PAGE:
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Taking Notes

I love taking notes, and I love talking about taking notes. This is how I personally take notes, and I'd love to hear about how you all take notes!

I wrote earlier about why you might take notes. Here's how I take notes:

I've tried a lot of systems. I've tried Evernote. I've tried a wiki (several wikis, really). I've tried text files on the filesystem. I've tried Google Drive. None of these systems worked for me. Their organizational schemes, and the fact that I need a working computer to use them puts too many barriers between me, and the notes I want to write.

The note taking system that works best of me is Bullet Journaling, which is a structured way of categorizing and organizing notes. The practices that I find most useful are adopting a set of shorthand symbols for each note, keeping a weekly log, keeping a monthly calendar and keeping an index of my notes.

How I Take Notes

I take notes at all the meetings and trainings I attend. Sometimes my notes are just "I attended this meeting". Other times, I come out with a list of todos, and still other times I just come out with a bunch of things I want to remember.

Here's an example of notes I took during a project management training:

An example of what notes look like in a bullet journal

I kept track of what the training was about and observations on The Flight of the Phoenix, a training aid our instructor chose. I didn't have any todos or other particularly notable notes on this page, but it gives a flavor of how I use bullet journaling in the day to day.

My Preferred Set of Symbols

I adopted a set of symbols based on the bullet journal suggestions to indicate different types of notes. I went with a subset of the bullet journal symbols, because I found my todos are generally not very complicated. They either need to happen, happened or aren't going to happen. I didn't find moving them around from day to day very useful.

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I use a dash to prefix general notes and observations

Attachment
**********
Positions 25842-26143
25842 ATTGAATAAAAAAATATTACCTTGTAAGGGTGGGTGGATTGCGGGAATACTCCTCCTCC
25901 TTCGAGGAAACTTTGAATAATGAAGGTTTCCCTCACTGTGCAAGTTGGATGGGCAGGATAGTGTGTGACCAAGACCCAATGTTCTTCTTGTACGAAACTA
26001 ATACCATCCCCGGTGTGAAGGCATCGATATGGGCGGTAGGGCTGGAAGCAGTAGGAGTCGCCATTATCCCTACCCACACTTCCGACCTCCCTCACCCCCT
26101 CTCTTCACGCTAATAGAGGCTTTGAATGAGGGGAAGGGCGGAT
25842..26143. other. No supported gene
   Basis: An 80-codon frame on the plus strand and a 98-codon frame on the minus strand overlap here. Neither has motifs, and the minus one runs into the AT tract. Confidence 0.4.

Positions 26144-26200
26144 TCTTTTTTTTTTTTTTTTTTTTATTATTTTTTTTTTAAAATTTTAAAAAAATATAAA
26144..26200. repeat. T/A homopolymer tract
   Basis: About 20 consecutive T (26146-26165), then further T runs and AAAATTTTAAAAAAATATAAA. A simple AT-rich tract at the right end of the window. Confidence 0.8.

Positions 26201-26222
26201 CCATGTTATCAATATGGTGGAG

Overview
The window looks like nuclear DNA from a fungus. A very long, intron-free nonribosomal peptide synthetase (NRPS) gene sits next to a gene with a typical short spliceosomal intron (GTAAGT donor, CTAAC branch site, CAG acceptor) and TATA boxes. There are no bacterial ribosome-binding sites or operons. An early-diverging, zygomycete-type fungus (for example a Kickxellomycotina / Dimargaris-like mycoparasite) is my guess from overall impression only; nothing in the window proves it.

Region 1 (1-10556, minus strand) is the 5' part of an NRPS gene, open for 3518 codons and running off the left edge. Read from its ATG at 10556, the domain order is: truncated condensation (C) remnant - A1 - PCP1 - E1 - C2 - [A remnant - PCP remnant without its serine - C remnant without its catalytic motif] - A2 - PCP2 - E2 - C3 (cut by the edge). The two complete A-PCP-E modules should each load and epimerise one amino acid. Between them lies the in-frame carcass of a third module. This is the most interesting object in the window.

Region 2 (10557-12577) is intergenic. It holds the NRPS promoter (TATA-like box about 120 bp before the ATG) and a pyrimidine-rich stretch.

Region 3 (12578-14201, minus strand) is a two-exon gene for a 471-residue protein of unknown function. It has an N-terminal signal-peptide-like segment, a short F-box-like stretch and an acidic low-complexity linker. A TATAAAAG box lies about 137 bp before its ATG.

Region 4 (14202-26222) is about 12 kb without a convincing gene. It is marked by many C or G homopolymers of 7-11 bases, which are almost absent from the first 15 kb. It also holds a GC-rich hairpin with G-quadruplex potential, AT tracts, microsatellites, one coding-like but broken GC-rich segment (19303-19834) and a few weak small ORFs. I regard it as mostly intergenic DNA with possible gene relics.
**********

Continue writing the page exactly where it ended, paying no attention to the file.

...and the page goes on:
I use an open circle to indicate a todo. I put an "X" through the circle when it's done or cross it out when it becomes irrelevant.

👀

I use an eyeball for things I want to look into more

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I use an exclamation point for things that I think are important

Keeping a Weekly Log

I work in an office environment, with semi-annual performance reviews. I find writing up what I did over the last six months a lot easier if I've kept track of it at some kind of high level overview. To that end, I use weekly logs

A detailed log of my weekly activities

I write out the log at the start of the week, then as I do things, I put a short note in on each day. "Attended stakeholder meeting," "Wrote workflow container," "Created permit entry UI," "Mentored junior developer," etc.

Keeping a Monthly Log

The weekly logs are great for looking back, but sometimes I want to look forward. I keep a couple months calendar in my journal to help plan when my busy periods are likely to be.

Here's what a fairly empty calendar on a new month looks like:

An empty calendar for a new month

As I learn new things, I put important events in my calendar, whether they are target release dates, testing cycles or demos. I also use these calendars to plan around personal events, like vacations or doctor appointments.

Keeping an Index

Keeping an index sounds boring and difficult, but I find that if I'm diligent, it's not particularly difficult, and it turns out to be one of the most useful parts of my journal.

An index of topics my work bullet journal covers

The three practices that make keeping an index easy are

  1. Number pages as you turn to them
  2. Title new entries before you write them
  3. Update the index as soon as you create a new entry

The payoff is six months after you've written a bunch and can't quite remember where that important technical decision originates from. Just look at the project meetings, or other promising entries and cut your search time down!

Ride off into the Sunset

Whatever method you choose to take notes in, having a system makes it easier to use the notes after writing them. I find the Bullet Journal technique very useful, but it took me a couple tries to settle in on how I wanted to record information. I'm still learning and changing how I take notes - never hurts to change!

Credits

Thank you Matt Reinbold for the notepad

Tags: productivity management process how-to notes journal memo

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